Tom Sawyer Island at Amelia Earhart Park
During the 1970s, the director for what was then the Metro-Dade Park and Recreation Department envisioned Amelia Earhart Park as an ideal location for a farm village where children could go to connect with nature and learn about animals. Nearby the farm village is a lake with a man-made island that the director wanted to turn into a "play-in-the-woods" experience.
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An Island Adventure is Created
The island was designed as Tom Sawyer’s Play Island, which is accessed via a long bridge from Amelia Earhart Park. Visitors are met with native cypress trees along the shoreline, boulders and oak trees further inland. Once the island was sculpted, a few pieces of playground equipment—climbers, swings and playground slides—were added.
After nearly 40 years of existence and a playground renovation in the late 90s, it came time for the County to update the play space with playground equipment that met new safety and accessibility standards. Karen Cheney, landscape architect at Miami-Dade County Parks, Recreation and Open Spaces department, was assigned the project.
A Repurposed Playground
“When I got started on this project, I knew that I wanted to keep the theme of nature play,” explained Karen. “I worked closely with Nikki Hall, my Landscape Structures playground designer, and Rep Services, our local playground consultants to create a play space that would complement the surrounding environment, and fit within the space and budget.”
The playground design includes the net-based Netplex® play structure that is linked to a more traditional PlayBooster® “I was blown away by all the raw material that I had to work with.” Landscape Architect, Miami-Dade County Parks, Recreation and Open Spaces Department. The posts of both playground structures are custom printed to look like tree bark, and recycled wood-grain lumber panels add to the nature-inspired play experience. Custom oak leaf balance boards, mushroom steppers and a log balance beam enhance the nature play theme and deliver challenge disguised as fun. Even more, Smart Play®: Motion 2-5 provides age-appropriate adventures for young visitors so that entire families can spend hours exploring and playing on Tom Sawyer’s Island.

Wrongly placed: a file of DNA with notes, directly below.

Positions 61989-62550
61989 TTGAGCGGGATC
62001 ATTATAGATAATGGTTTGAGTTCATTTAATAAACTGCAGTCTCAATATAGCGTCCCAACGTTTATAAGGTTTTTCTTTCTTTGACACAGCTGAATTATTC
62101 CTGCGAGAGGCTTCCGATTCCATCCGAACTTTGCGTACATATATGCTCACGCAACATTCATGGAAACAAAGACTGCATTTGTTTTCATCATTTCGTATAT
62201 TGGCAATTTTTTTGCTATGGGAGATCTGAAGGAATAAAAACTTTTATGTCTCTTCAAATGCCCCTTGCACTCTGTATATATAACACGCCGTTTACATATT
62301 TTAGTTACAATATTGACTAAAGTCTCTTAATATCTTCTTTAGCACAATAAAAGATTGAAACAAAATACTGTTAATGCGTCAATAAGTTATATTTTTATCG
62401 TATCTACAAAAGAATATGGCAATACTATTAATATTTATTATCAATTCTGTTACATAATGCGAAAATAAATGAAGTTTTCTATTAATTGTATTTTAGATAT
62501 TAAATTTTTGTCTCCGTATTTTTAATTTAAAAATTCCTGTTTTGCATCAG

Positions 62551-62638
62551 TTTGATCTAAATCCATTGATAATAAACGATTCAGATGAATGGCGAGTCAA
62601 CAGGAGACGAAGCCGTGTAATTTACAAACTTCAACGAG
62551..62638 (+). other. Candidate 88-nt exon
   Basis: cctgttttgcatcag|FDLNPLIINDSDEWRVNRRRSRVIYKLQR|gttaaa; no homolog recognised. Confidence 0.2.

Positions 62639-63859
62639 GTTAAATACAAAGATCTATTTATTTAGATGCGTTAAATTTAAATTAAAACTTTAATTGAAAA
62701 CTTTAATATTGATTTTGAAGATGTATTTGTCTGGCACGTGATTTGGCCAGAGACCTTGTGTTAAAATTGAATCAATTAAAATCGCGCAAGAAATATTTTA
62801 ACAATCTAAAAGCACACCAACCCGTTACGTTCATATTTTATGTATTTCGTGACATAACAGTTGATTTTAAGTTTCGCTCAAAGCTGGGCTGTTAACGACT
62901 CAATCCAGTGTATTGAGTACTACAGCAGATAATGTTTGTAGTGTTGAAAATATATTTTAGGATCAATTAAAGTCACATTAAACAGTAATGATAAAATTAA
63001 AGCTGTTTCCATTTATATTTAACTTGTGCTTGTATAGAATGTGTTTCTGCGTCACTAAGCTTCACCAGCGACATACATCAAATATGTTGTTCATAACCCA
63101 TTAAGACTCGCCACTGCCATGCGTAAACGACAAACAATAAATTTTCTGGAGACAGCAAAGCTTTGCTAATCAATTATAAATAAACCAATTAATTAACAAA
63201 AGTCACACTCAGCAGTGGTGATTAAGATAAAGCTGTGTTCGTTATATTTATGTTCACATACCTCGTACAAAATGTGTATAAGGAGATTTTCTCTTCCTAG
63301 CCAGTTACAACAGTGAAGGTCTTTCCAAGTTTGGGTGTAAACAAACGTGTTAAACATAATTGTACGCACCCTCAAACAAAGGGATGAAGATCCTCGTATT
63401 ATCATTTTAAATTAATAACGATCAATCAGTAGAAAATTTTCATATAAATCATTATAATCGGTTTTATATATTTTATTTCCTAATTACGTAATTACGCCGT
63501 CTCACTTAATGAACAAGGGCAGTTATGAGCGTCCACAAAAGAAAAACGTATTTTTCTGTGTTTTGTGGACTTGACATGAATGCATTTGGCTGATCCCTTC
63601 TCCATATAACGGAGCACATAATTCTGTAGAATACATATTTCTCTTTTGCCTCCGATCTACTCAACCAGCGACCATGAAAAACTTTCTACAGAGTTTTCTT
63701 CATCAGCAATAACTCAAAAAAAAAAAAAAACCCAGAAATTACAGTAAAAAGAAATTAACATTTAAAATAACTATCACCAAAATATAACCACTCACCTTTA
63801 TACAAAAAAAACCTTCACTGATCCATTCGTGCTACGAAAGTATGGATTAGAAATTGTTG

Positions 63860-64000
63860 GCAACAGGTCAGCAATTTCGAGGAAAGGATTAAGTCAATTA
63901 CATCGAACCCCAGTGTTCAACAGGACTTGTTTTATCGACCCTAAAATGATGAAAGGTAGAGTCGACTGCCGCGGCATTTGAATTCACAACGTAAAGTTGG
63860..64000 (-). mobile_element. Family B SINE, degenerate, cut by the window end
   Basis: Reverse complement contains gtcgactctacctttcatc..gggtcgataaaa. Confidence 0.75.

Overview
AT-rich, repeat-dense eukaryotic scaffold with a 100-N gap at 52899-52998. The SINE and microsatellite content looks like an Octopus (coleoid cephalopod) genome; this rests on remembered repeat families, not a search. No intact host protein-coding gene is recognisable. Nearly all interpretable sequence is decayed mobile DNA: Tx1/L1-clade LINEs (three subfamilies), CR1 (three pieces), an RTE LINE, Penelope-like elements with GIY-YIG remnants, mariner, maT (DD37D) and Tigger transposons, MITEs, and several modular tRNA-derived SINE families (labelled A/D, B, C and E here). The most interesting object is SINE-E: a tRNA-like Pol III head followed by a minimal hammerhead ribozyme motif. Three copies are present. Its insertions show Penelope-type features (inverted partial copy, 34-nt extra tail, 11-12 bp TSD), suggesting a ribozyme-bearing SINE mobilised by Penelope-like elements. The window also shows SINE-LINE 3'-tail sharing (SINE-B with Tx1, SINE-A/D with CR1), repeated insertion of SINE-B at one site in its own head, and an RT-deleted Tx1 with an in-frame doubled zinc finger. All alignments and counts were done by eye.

In addition to the play environment, Karen worked to upgrade the surrounding land into more usable space. The grade separation was renovated to be a concrete gravity wall that she envisioned as a balance beam for children as well as a resting area for visitors. The floor of the nearby shelter was replaced while the original structure was untouched to keep the living roof of Resurrection Ferns intact. And to ensure that the old-growth oak trees wouldn’t be harmed during the renovation, Karen teamed up with an arborist.
“We had a few serendipitous conditions here—the existing boulders and beautiful trees,” said Karen. “It all came together to gel into a repurposed playground that’s distinctive.”
Going Beyond Accessibility
“There’s a big difference between accessible and inclusive,” explained Karen. “And our goal was to make it inclusive.” To do so, Karen and Nikki created at-grade experiences to bring kids of all abilities together.
“What I love about Netplex is that a child using a mobility device can get to it, and depending on their upper body strength, they can participate in some of the climbing activities as well.”
The playground design also delivers a multisensory experience to help kids of all abilities build various developmental skills. Plus, the landscape design—natural plant materials, boulders, etc.—engages visitors’ visual, olfactory and tactile senses.
A Prescription for Nature Deficit
The new playground design on Tom Sawyer Island at Amelia Earhart Park opened in February 2015 to rave reviews. According to Karen, the playground is well-used and everyone is excited about the completed project. “People come on weekends to spend the day at Amelia Earhart Park, and the Island has become a real prominent feature once again,” she said. “The new playground equipment has given new life to the space.”
“I’ve been designing playgrounds for a long time,” Karen explained. “Place making is all about recognizing the history of the space, and you build from there. We focused on making this about nature play because we recognize that our kids really do have a nature deficiency. We hope the new playground, along with our existing recreation programming, will instill a love of nature to a new generation.”